This community-built FAQ covers the “Breadcrumb Styles” exercise from the lesson “Learn Secondary Navigation”.

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This exercise can be found in the following Codecademy content:

## FAQs on the exercise Breadcrumb Styles

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I don’t fully understand how the breadcrumbs chevrons were formed. How come by just playing with border size and transparency you created what is essentially triangles?

48 Likes

I agree. I’m currently in the middle of this exercise, and although I’ve fiddled around with devtools to experiment with the chevrons a bit, some further explanation as to how they are formed into arrows would be much appreciated!

16 Likes

I was also wondering this.
It seems like it works because the borders of a container will have 45 degree angles in the corners (like a picture frame). Therefore by making the top and bottom border blue, for example, but making the left border transparent, you are left with a shape created by leftover 45 degree angles from the top and bottom borders. This trick can also be used to make triangles.
Search for css triangle if you want a better explanation!

20 Likes

Can I please ask in the exercise question 2, why do we change the element to “float: left”, instead of “display: inline”. I thought when we are using float, the display is automatically set as “display: block”?
In the result, after changing to “float: left”, all elements stay together in the same line, same behavior as “inline”.

9 Likes

Really appreciate you mentioning this! I have a much better understanding of how this is working based on you mentioning looking up css triangles! Thanks so much!

1 Like

There’s a video at the bottom of this link that REALLY clears it up!

36 Likes

Thank you for sharing. This was an eye opener.

1 Like

Thank you so much! Now I understand the logic of triangle making!

What I don’t quite understand is the logic of “position: absolute;” here. I thought it was just about position but not size. Could anyone tell me why it makes the border vertically shrink?

content: “”;
position: absolute;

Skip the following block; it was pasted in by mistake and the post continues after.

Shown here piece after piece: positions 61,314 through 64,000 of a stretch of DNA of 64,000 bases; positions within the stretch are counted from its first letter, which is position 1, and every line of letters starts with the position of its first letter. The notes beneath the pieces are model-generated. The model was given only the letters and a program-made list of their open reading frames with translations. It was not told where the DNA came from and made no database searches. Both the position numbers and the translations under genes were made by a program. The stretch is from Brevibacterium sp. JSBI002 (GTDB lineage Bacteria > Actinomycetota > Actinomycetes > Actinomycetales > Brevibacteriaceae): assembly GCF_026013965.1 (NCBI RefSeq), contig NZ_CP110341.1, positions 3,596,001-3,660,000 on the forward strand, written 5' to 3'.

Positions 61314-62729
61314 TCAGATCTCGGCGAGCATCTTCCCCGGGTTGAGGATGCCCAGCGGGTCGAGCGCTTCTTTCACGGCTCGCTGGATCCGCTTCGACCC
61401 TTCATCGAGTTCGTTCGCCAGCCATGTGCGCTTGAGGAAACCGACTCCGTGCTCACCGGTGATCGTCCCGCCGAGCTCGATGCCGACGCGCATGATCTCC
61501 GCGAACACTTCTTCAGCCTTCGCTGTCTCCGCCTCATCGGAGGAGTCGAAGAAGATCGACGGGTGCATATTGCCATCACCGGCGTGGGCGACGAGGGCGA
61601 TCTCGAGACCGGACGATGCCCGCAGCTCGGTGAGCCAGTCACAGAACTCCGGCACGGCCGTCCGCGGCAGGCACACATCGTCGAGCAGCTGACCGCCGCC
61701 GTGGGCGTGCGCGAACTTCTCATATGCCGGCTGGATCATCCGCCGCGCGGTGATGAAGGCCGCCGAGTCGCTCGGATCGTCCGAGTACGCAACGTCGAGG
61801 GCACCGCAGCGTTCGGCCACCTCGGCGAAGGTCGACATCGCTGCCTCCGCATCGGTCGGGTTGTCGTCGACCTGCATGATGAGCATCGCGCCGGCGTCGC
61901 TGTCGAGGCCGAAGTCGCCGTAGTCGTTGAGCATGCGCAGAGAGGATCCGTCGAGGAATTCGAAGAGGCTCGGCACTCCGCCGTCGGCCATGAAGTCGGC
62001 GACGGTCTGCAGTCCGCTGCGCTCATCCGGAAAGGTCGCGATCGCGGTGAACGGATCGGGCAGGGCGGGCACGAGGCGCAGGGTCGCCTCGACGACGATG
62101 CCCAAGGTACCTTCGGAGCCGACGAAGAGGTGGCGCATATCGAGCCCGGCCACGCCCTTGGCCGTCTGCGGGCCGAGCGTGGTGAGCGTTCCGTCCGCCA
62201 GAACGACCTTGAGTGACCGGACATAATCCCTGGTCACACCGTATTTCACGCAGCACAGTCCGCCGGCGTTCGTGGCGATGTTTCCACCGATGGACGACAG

border-color: darkcyan;
border-style: solid;
border-width: 15px 5px;
}

1 Like

Here, have this.
Check the video

11 Likes

the border has to be shrink to make that triangle appear

1 Like

That helps immensely! Thank you!! I was so confused.

I don’t have a clear answer, however I do know with just “inline” you cannot change the width or height, it would need to be changed to inline-block. I was also wondering why it wasn’t just changed to inline-block.

2 Likes

thank you very much, I have now a better understanding

I do not exactly understand the “left: 100%” can somone help me please?

left: 100%;

border-color: blue;

border-left-color: darkcyan;

border-top-color: red;

border-bottom-color: purple;

}

3 Likes

Why is height included in this styling? It’s my understanding that ‘a’ is an inline element so height would not apply. I removed it with seemingly no effect.

color: #fff;
background: darkcyan;
text-decoration: none;
position: relative;
height: 30px;
line-height: 30px;
text-align: center;
margin-right: 15px;
}

2 Likes

yeah i also dont understand why height is there…
I also think it makes no sense at all.

Not sure if this is the correct answer, but MDN says a percentage in relation to the property left means “A of the containing block’s width.

After taking out the background color for .breadcrumb a (to better see the pseudo-elements), I played with the percent value. If I changed the percent value to 50%, it moved the pseudo-element halfway through the < li > text, so I think “containing block’s width” means the width of the link/text, so setting left to 100% would move the triangle/pseudo element after the text.

2 Likes

Hello, just wanted to add some input about this exercise. I really felt this particular lesson was heavy on the copy-paste the code we’ve already written and bingo, now you’ve created something.
Like other commenters I see from before, I really wasn’t understanding how the css was working to make the arrows since I wasn’t having to do it step-by-step myself but simply copy-pasting someone else’s work.

19 Likes